statistical analysis
Multivariate Analysis

Cite this

@article{029d8c8b0acf4da3b8377d5da1643676,
title = "Predation shapes sperm performance surfaces in guppies",
abstract = "Sperm velocity is a key determinant of competitive fertilization success in many species. Selection is therefore expected to favour the evolution of faster sperm when the level of sperm competition is high. However, several aspects can determine the direction and strength of selection acting on this key performance trait, including ecological factors that influence both sperm competition and the strength of selection acting on correlated traits that may constrain evolutionary responses in sperm velocity. Here, we determine how a key ecological variable, the level of predation, shapes sperm swimming speed across 18 Trinidadian populations of guppies (Poecilia reticulata). We use performance analysis, a statistical tool akin to the familiar methods of multivariate selection analyses, to determine how the level of predation influences sperm velocity (modelled as a performance trait) when accounting for correlated pre- and postcopulatory traits that are also impacted by predation. We show that predation affects the combination of pre- and postcopulatory traits that ultimately predict sperm performance. Overall, we report evidence for disruptive relationships between sperm performance and combinations of ornaments and sperm morphology, but the specific combinations of traits that predict sperm velocity depended on the level of predation. These analyses underscore the complex nonlinear interrelationships among pre- and postcopulatory traits and the importance of considering ecological factors that may ultimately change the way in which multiple traits interact to determine a trait's performance value. As such, our results are likely to be broadly applicable across systems where selection is influenced by ecological conditions.",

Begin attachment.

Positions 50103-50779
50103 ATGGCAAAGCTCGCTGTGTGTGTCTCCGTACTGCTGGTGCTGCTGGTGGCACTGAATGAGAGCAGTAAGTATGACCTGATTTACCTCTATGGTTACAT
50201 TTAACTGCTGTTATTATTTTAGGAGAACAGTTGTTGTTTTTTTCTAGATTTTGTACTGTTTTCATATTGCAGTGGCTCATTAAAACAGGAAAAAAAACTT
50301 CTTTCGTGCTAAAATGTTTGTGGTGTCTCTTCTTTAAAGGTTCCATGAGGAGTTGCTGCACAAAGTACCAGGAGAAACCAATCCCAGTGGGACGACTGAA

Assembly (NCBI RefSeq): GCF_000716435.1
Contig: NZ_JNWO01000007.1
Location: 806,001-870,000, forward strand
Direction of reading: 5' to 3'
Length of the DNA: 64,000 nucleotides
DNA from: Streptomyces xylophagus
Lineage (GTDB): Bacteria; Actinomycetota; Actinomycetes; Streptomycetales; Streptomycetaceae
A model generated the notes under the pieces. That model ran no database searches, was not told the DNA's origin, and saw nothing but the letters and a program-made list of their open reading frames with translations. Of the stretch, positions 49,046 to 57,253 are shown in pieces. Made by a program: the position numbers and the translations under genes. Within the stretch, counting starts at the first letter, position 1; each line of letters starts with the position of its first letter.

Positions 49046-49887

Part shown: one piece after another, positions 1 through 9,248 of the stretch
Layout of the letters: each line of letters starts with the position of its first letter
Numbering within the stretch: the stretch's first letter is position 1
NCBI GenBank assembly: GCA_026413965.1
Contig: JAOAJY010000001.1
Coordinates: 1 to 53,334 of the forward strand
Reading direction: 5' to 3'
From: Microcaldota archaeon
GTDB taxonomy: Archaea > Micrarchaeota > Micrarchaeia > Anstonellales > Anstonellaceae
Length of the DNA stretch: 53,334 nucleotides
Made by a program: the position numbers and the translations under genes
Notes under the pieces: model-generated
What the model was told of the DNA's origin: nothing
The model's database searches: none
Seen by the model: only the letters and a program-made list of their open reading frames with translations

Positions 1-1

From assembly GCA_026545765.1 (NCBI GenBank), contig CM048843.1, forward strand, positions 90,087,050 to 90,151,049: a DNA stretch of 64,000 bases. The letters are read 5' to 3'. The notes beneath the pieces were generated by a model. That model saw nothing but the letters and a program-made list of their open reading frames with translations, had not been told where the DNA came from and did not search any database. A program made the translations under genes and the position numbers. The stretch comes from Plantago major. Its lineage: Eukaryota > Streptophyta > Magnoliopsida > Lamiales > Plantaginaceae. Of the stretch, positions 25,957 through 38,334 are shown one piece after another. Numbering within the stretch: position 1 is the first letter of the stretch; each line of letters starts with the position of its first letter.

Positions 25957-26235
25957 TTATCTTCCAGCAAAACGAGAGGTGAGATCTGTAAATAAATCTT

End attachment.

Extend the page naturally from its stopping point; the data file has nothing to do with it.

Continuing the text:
keywords = "Ejaculate quality, Multivariate selection analyses, Postcopulatory sexual selection, Trade-off",
author = "Alessandro Devigili and Evans, {Jonathan P.} and Fitzpatrick, {John L.}",
year = "2019",
month = "6",
day = "26",
doi = "10.1098/rspb.2019.0869",
language = "English",
volume = "286",